I was just wondering:
In the locker room at the Racquet Club Sunday, the NBA playoffs were on the big-screen television most of the afternoon. I ducked in three times. Not a single person watching. Yes, it was Mothers' Day. Yes, it was a beautiful day outside. Yes, people were playing tennis, golf, working in their yards, or doing something else. Isn't that the point?
· We don't know exactly where the money to build a new arena and keep it running will come from, but we sure know where most of it will go: to player salaries. We're bringing a corporation to town with fewer than 50 employees. The 12 highest-paid employees make from $1 million to upwards of $7 million a year. All of the rest combined make less than the highest-paid player. Maybe the players will live in Memphis and maybe they won't. This is economic impact?
· For $250 million, why doesn't Memphis just go out and buy someone else's corporate headquarters, build them an office at Shelby Farms, and get 1,000 jobs instead of 50?
· There's a new book about casino gambling called The Money and the Power: The Making of Las Vegas and Its Hold on America, 1947-2000. It is righteously anti-gambling, dismissing it as a corrupt, wasteful pastime for suckers. Why does a business that spends billions in a state like Mississippi, creates thousands of jobs, discloses its finances, asks for few public incentives (the Tunica jet airport boondoggle is a glaring exception) get vilified, while pro sports get a free ride?
The Money and the Power discloses that slot machines are sucker games, weighted in favor of the house. Where did I first read this shocking indictment? Let's see, oh yes, it was the 1995 Promus annual report, which said 70 percent of the company's profits came from the Harrah's division, and 80 percent of casino profits come from slots and low-dollar blackjack.
I have been to Tunica close to 100 times since Splash opened years ago, usually as a reporter, sometimes as a gambler, often just to gawk. The image of slot players as dumb suckers seems as false to me as the beautiful, giddy models in casino ads. I think it has something to do with a bias against people who wear ballcaps and bermuda shorts and have varicose veins.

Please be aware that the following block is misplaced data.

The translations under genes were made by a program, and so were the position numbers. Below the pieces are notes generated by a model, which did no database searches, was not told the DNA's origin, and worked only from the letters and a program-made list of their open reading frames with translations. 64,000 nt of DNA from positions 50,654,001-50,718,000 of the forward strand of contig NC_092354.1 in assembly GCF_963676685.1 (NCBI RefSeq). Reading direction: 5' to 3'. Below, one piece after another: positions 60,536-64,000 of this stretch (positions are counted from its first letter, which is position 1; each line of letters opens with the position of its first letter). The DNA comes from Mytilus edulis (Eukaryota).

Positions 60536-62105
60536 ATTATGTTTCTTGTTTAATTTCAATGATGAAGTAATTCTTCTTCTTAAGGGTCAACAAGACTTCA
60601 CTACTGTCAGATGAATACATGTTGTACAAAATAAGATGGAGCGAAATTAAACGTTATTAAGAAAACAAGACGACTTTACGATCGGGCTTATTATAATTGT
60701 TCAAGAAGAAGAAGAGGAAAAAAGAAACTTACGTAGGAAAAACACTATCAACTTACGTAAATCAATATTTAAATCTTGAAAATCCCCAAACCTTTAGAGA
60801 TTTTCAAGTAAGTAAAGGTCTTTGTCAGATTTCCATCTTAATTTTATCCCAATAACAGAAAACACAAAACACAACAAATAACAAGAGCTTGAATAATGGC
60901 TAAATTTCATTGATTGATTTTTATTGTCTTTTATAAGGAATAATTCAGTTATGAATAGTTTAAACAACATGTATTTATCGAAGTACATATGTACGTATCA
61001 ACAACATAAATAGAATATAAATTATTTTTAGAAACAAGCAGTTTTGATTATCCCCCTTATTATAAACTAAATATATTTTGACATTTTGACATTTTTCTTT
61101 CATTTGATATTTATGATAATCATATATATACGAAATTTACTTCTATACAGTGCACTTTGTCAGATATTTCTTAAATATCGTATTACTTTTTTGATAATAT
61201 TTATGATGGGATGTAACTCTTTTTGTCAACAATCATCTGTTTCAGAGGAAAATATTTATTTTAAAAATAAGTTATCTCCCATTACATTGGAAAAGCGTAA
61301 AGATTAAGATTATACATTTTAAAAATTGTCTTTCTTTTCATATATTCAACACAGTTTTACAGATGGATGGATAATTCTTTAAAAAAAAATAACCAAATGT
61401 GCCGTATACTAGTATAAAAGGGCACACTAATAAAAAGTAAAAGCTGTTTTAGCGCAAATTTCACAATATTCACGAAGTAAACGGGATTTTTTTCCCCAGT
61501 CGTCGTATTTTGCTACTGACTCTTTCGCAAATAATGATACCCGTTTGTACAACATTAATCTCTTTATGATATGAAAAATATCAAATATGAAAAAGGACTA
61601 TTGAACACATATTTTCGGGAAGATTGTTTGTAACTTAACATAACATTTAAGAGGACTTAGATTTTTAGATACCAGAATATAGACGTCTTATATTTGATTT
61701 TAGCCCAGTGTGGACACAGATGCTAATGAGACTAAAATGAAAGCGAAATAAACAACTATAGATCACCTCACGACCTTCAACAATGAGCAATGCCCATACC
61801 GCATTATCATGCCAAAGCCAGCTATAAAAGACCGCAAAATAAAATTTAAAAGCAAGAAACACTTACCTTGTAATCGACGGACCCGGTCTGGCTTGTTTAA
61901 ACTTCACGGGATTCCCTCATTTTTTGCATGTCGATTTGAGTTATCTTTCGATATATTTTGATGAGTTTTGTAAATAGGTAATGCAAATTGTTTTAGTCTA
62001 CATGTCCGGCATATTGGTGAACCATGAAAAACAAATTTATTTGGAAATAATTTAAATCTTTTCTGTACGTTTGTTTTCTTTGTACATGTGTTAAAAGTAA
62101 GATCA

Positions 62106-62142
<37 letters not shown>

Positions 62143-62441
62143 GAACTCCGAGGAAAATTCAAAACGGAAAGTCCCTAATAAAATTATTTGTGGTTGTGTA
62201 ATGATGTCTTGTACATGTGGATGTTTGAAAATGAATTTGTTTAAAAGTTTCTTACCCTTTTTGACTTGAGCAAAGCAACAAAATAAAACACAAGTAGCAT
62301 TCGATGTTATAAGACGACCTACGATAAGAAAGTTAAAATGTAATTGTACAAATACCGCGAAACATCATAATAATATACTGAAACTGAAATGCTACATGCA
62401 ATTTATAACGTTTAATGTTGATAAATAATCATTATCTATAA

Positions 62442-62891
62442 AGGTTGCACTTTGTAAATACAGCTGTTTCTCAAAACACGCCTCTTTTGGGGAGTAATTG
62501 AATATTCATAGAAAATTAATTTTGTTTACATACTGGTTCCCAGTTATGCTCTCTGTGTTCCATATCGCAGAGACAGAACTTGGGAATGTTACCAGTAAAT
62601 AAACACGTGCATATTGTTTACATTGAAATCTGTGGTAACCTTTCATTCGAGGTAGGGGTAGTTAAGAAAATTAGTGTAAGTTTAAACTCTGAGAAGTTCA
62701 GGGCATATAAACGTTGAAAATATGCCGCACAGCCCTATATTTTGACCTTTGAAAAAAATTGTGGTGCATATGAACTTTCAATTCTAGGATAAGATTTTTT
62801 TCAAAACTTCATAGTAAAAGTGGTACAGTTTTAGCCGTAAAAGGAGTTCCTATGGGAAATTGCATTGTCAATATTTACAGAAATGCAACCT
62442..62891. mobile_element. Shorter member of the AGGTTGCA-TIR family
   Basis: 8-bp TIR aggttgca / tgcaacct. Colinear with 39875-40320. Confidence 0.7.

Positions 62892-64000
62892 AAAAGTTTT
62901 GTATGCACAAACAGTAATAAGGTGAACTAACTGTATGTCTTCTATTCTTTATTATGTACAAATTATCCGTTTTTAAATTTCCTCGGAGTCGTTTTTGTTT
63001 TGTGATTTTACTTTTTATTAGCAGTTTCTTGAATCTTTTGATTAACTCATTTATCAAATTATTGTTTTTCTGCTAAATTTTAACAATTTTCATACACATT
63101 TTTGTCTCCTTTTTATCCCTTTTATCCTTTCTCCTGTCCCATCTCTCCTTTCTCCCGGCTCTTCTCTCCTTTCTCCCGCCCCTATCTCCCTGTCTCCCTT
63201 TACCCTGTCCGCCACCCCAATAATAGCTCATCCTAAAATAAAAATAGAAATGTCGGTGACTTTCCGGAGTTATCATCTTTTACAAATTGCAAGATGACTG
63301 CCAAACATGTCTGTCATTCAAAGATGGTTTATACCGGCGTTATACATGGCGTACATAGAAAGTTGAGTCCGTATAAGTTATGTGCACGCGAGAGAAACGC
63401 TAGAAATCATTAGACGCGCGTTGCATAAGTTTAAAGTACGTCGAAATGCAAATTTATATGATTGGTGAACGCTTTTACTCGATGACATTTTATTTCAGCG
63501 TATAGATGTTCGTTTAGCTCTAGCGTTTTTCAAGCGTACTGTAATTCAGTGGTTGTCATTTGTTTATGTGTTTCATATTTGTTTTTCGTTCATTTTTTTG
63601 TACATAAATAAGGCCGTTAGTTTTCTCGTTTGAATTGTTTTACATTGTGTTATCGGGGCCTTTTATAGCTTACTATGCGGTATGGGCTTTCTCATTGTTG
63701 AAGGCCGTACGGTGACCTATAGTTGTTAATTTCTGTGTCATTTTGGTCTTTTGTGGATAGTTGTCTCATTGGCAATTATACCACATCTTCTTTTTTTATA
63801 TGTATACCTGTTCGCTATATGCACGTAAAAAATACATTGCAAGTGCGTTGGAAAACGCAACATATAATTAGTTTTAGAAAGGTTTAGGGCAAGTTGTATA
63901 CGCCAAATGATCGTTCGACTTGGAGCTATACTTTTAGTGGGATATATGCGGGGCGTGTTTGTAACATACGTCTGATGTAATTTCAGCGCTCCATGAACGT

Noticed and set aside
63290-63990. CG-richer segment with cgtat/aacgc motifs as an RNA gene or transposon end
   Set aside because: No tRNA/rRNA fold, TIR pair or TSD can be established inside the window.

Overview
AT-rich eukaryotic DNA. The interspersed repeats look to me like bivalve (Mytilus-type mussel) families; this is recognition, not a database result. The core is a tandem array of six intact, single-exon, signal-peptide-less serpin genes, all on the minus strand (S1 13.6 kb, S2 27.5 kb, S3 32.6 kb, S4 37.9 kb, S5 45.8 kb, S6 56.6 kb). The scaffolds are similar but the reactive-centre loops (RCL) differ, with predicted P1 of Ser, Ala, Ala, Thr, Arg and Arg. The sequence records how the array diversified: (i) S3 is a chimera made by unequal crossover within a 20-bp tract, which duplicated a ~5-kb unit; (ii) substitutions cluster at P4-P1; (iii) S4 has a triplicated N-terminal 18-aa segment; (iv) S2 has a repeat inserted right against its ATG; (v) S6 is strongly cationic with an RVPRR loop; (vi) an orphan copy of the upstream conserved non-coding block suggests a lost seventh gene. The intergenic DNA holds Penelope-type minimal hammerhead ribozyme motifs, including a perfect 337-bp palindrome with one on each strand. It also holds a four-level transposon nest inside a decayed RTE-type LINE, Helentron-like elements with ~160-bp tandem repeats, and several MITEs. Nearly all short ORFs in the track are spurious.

· What do you call someone who goes to the casinos 45 times a year, spending $50 to $75 each time, or $2,250 to $3,375 a year? A compulsive gambler. What do you call someone who goes to an NBA game 45 times a year, spending $50 to $75 each time? A season-ticket holder.
· Few businesses are more secretive about their finances than the NBA. Want to know what Grizzlies owner Michael Heisley made in total compensation last year, or what the team made, or how that much-quoted figure of $45 million in losses was arrived at? Good luck. Want to know what the head of any public corporation made last year, or how many shares he owns, or where the cash flow went? You'll need a little patience and a good pair of eyeglasses, but it's all in the public documents.
· Is there anything more annoyingly simple-minded than those "I Want My NBA Now" commercials?
· Which is more intelligent and thoughtful: the naysayer-NBA letters to the editor or the PR agency-driven NBA hype?
· Weren't you sort of proud of the television reporters who badgered Michael Heisley with tough questions when he tried to make a feel-good appearance at Neely's Barbecue a couple weeks ago?
· Has there been a more stunning political transformation than former mayor Dick Hackett, friend of the little guy, to Dick Hackett, NBA booster (from the safe confines of DeSoto County)?
· Staley Cates, one of the proposed co-owners of the Memphis Grizzlies, made a fantastic presentation last week at the Longleaf Partners annual meeting at Memphis Botanic Garden. Cates runs one of the mutual funds. It was straightforward, totally devoid of hype or jargon, and full of common sense. You left the meeting wanting to buy more shares. Cates and his partner Mason Hawkins treated shareholders like intelligent but demanding partners. Isn't that what the NBA skeptics want? Why Cates & Co. are being so secretive about their part in the NBA is one for Ripley's.
· Longleaf's investment principles are: price-to-value ratio and no more than 20 holdings in any fund. Cates and Hawkins said they hear only two or three really good investment ideas a year. They reject 99 out of 100, often because they admit they don't really understand the business or they don't like the management. Their funds returned an average of 25 percent from April 2000 to April 2001. Wouldn't you like to hear these guys make the case for the NBA?
· On the other hand, maybe the NBA wouldn't fare so badly in a price-to-value analysis. The Los Angeles Times reported Sunday that confidential NFL documents reveal that pro football, at least, is a "robust enterprise that gets more so each year as team after team moves into new or renovated stadiums, many paid for by taxpayers." The Cleveland Browns, the worst team in the NFL, made a $36 million profit in its first year thanks to a new publicly funded stadium. The new NFL franchise in Houston, former home of the Tennessee Titans, went for $700 million in 1999 a 47 percent increase in the asset value of the Cleveland franchise, which went for $476 million in 1998. ·
You can e-mail John Branston at firstname.lastname@example.org.